Given the general focus on sexual allure and social deviancy—a Washington Post critic called the show “wonderfully perverse,” awarding it an R rating—Besnard and Klinger emerged as the stars of the show both numerically and in the intense power of their imagery. Klinger was among the most popular printmakers of his day in Germany and was credited with precipitating the etching revival that flowered in Berlin during the 1880s and 1890s. In part due to his tightly rendered, one could say Realist, facture and overt narrative sensibility, Klinger’s work was largely forgotten when Expressionism’s raw, spiritual urgency gained favor. Besnard, like Klinger, was attracted to the plight of women and exhibited within both academic and vanguard circles. As well, the quality of Besnard and Klinger impressions is universally high, which is not the case with the Munch and Kollwitz intaglios (excepting her powerful 1903 Woman with a Dead Child). There can be vast differences between early and late Kollwitz, Klinger, and Munch intaglio impressions. Due to their popularity, the latter two artists sometimes steel-faced their plates after the early prints were pulled so as to maximize print runs. As a result, the later impressions lose much of their chromatic subtlety, spatial relation, and pure printed wonder. And, in the exhibition, these lesser impressions were all the more distracting when seen in proximity to particularly fine ones such as Eugène Carrière’s transcendent lithograph Sleep (1897).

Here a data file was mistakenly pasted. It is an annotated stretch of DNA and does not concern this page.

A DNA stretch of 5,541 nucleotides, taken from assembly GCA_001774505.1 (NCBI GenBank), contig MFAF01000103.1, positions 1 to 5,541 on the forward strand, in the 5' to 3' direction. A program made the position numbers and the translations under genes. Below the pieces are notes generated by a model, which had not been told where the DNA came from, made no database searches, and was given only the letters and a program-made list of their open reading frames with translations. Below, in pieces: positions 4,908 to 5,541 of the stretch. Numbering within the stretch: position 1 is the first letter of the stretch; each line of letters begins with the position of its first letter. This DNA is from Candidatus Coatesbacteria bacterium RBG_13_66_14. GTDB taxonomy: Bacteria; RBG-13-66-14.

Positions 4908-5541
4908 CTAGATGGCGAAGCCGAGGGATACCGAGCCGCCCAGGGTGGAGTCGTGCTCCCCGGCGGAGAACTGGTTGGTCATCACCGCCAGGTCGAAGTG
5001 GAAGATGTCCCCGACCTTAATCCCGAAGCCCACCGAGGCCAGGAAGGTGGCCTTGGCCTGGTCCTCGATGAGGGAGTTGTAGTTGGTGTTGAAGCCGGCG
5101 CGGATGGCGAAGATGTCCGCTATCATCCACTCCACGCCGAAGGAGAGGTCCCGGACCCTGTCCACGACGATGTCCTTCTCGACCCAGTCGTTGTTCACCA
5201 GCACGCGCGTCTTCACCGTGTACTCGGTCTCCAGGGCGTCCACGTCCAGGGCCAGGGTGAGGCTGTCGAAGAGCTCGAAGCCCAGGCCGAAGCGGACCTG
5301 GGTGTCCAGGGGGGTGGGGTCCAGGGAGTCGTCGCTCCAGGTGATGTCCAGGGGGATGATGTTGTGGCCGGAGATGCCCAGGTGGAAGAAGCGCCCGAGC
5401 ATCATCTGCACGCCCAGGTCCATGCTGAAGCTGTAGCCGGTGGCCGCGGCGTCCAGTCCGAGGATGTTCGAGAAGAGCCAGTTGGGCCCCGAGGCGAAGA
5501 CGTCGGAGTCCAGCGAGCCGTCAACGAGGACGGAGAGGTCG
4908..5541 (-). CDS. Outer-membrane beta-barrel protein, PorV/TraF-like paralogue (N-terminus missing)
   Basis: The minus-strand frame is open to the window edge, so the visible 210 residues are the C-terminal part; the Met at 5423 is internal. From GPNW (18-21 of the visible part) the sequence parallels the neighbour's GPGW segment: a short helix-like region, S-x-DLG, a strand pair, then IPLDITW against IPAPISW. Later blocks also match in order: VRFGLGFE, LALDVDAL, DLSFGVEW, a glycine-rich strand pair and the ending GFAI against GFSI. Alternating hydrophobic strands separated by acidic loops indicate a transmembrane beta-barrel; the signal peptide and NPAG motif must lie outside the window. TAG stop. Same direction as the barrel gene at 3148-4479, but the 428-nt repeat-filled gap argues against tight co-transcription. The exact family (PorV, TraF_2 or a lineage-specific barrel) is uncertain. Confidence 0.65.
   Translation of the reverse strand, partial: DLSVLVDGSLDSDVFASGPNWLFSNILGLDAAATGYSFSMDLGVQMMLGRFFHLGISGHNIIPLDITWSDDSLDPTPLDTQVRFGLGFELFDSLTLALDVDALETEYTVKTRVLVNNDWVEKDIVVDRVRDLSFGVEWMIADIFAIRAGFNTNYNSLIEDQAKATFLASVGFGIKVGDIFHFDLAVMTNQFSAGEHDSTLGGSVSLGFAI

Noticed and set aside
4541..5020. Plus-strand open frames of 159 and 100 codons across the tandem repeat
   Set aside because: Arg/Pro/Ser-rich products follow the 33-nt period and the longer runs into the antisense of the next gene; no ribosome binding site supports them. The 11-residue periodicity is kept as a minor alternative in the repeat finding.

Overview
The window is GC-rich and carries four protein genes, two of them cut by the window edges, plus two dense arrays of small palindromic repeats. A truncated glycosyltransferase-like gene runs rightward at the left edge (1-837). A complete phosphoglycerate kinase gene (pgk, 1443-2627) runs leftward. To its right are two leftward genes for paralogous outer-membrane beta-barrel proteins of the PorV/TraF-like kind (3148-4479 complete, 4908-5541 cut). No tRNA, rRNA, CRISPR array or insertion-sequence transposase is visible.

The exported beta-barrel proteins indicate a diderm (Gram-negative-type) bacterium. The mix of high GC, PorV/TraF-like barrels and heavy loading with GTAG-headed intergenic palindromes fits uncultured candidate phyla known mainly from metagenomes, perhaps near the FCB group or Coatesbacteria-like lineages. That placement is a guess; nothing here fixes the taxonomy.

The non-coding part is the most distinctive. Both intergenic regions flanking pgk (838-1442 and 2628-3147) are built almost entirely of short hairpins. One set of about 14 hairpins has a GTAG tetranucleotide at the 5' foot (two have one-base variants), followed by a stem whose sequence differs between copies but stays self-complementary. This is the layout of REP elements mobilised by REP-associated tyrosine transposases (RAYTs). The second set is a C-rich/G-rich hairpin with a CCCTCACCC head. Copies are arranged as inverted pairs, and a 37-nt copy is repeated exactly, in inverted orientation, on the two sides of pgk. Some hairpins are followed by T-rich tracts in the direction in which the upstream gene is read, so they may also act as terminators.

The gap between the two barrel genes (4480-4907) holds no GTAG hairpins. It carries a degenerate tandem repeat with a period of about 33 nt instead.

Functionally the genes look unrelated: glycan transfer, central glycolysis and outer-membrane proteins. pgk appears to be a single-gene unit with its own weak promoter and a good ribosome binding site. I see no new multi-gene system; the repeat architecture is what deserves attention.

Although artists like Degas, Kollwitz, Manet, Munch, and Toulouse-Lautrec are familiar to the general public, the focus on lesser-known figures was most welcome. Among the more obscure but virtuosic graphic artists in the show were Adolphe Appian, Félix Bracquemond, François Nicolas Chifflart, Eugène Grasset, Adolphe Martial Potémont, and Karl Stauffer-Bern. Their presence in many ways amplifies and expands the received vocabulary of nineteenth-century visual culture. We may know Degas’s brothels, Manet’s absinthe drinkers, and Munch’s vampires, but how many of us can visualize Besnard’s morphine addicts, Grasset’s acid thrower, or Chifflart’s flying spirits of cholera? When moved past the dance halls, Parisian views, and prototypical femmes fatales, both historians and the general public can experience a more complex and messily nuanced nineteenth century.

While the exhibition catalogue is clear and informative on the methodological basis for including small sculpture, the presence of these three-dimensional works in cases and on pedestals was somewhat distracting in relation to the broader context of hidden, bookish contemplation. Parshall united two- and three-dimensional objects in the introductory panel, arguing that, like those who acquired prints and drawings, collectors “mounted bronze medals in cabinets, placed a statuette on a table in a corner or set it above the shelves in the stillness of the library.” But their placement in visible cabinets, on tables, or stands precluded the essential notion of an art of privacy, one that is necessarily secluded. Particularly out of place in this regard, if still hauntingly beautiful and arresting, was the Rodin sculpture Figure of a Woman (The Sphinx) (model early 1880s, carved 1909) that greeted the visitor in the first gallery. It fit squarely into the exhibition’s undertone of the unnerving and alluring but was too large to have functioned as a modestly scaled art of privacy. Perhaps because of its outlier status, the sculpture will only be included in the Washington venue.